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Wireless access point - Network diagram

"In computer networking, a wireless access point (AP) is a device that allows wireless devices to connect to a wired network using Wi-Fi, or related standards. The AP usually connects to a router (via a wired network) as a standalone device, but it can also be an integral component of the router itself. ...
With the creation of the wireless Access Point (AP), network users are now able to add devices that access the network with few or no cables. An AP normally connects directly to a wired Ethernet connection and the AP then provides wireless connections using radio frequency links for other devices to utilize that wired connection. Most APs support the connection of multiple wireless devices to one wired connection. Modern APs are built to support a standard for sending and receiving data using, these radio frequencies. Those standards, and the frequencies they use are defined by the IEEE. Most APs use IEEE 802.11 standards." [Wireless access point. Wikipedia]
The wireless network diagram example "Wireless access point" was created using the ConceptDraw PRO diagramming and vector drawing software extended with the Wireless Networks solution from the Computer and Networks area of ConceptDraw Solution Park. Read more
Wireless network diagram
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"There are two definitions for wireless LAN roaming:
Internal Roaming (1): The Mobile Station (MS) moves from one access point (AP) to another AP within a home network because the signal strength is too weak. An authentication server (RADIUS) performs the re-authentication of MS via 802.1x (e.g. with PEAP). The billing of QoS is in the home network. A Mobile Station roaming from one access point to another often interrupts the flow of data among the Mobile Station and an application connected to the network. The Mobile Station, for instance, periodically monitors the presence of alternative access points (ones that will provide a better connection). At some point, based on proprietary mechanisms, the Mobile Station decides to re-associate with an access point having a stronger wireless signal. The Mobile Station, however, may lose a connection with an access point before associating with another access point. In order to provide reliable connections with applications, the Mobile Station must generally include software that provides session persistence.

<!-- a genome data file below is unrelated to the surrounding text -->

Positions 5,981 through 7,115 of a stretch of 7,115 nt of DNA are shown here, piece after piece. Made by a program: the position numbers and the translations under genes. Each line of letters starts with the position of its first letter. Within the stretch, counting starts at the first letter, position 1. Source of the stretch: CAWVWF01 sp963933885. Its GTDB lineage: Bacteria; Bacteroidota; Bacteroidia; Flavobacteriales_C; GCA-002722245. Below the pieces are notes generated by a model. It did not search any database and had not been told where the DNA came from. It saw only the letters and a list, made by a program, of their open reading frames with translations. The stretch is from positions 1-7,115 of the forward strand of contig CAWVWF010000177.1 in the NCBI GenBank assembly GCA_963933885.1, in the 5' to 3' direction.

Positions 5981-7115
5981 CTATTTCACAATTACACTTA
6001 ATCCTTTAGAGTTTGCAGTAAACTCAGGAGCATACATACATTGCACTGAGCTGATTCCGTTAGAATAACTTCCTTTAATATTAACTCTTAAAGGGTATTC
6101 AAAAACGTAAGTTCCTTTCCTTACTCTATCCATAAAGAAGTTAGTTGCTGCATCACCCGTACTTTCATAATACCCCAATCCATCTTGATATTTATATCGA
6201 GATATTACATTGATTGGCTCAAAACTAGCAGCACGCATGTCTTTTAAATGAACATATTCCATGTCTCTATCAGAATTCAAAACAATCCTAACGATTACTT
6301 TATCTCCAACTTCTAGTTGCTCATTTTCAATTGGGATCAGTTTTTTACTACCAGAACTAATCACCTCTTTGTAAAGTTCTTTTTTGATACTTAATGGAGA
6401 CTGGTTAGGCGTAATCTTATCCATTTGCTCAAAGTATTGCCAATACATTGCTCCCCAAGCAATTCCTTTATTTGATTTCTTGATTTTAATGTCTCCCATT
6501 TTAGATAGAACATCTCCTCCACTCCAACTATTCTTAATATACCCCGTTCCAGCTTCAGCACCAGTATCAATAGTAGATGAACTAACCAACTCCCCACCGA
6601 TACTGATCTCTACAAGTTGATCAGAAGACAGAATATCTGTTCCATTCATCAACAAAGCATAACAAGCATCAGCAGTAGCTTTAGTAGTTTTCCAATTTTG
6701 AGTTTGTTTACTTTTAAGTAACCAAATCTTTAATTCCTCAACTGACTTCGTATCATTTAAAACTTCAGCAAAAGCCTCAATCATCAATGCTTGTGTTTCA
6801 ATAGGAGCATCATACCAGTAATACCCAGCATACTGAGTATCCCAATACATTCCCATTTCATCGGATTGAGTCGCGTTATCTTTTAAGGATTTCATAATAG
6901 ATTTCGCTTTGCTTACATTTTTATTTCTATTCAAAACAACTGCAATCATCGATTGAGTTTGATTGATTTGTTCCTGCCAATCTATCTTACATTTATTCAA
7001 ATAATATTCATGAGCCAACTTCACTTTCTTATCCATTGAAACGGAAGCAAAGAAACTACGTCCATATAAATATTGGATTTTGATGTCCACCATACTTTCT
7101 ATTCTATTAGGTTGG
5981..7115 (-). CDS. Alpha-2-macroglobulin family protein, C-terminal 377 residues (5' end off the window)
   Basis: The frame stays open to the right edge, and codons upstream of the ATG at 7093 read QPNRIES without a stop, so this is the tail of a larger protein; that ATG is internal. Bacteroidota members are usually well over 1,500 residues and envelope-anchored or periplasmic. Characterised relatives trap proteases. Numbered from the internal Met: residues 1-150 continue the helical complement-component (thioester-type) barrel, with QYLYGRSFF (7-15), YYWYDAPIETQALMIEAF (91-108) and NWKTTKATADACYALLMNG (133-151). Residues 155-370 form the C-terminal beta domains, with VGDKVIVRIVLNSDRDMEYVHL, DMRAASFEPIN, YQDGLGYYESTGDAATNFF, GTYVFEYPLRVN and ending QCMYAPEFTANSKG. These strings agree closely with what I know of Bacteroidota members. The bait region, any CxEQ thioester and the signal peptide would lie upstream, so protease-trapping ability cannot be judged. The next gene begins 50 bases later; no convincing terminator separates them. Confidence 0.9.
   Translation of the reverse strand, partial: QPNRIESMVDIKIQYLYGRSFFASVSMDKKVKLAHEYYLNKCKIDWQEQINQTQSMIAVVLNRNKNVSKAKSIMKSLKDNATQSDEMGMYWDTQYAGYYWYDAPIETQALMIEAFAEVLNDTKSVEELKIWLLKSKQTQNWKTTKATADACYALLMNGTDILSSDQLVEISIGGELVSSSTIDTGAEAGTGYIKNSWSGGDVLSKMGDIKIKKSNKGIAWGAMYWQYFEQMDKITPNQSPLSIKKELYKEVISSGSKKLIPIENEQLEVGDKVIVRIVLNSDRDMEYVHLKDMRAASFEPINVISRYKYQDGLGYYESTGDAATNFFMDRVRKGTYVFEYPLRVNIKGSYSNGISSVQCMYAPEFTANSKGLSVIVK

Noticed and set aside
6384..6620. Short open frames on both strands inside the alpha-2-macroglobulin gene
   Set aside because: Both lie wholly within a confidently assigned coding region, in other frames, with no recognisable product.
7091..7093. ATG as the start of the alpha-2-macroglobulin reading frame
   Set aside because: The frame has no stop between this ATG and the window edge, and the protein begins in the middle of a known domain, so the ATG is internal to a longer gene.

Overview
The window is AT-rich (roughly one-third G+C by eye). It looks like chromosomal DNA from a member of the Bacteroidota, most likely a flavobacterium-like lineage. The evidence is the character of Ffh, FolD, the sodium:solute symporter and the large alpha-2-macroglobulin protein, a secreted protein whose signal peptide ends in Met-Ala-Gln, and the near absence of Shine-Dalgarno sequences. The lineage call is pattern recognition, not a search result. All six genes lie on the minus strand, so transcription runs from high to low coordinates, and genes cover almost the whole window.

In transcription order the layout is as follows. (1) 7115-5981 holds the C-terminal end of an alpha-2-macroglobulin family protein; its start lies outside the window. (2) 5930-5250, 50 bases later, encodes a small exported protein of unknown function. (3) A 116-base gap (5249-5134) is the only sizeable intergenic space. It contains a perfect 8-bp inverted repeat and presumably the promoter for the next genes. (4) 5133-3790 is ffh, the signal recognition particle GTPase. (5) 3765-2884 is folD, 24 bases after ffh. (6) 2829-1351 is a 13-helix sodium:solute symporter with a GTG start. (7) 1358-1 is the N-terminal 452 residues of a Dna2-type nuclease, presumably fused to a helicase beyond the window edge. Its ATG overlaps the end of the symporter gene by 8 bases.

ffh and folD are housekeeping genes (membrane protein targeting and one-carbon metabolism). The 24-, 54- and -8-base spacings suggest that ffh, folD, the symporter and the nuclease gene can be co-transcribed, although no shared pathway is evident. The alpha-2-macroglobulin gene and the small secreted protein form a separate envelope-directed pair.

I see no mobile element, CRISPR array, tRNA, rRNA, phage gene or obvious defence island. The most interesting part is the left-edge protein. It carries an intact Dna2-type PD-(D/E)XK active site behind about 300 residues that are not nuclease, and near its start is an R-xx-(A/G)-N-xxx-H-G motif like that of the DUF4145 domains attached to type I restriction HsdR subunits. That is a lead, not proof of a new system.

External Roaming (2): The MS (client) moves into a WLAN of another Wireless Internet Service Provider (WISP) and takes their services (Hotspot). The user can independently of his home network use another foreign network, if this is open for visitors. There must be special authentication and billing systems for mobile services in a foreign network." [Wireless LAN. Wikipedia]
This Cisco roaming wireless local area network diagram example was created using the ConceptDraw PRO diagramming and vector drawing software extended with the Cisco Network Diagrams solution from the Computer and Networks area of ConceptDraw Solution Park. Read more
WLAN diagram
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The Wireless Networks Solution extends ConceptDraw PRO software with professional diagramming tools, set of wireless network diagram templates and samples, comprehensive library of wireless communications and WLAN objects to help network engineers and designers efficiently design and create Wireless network diagrams that illustrate wireless networks of any speed and complexity, and help to identify all required equipment for construction and updating wireless networks, and calculating their costs. Read more
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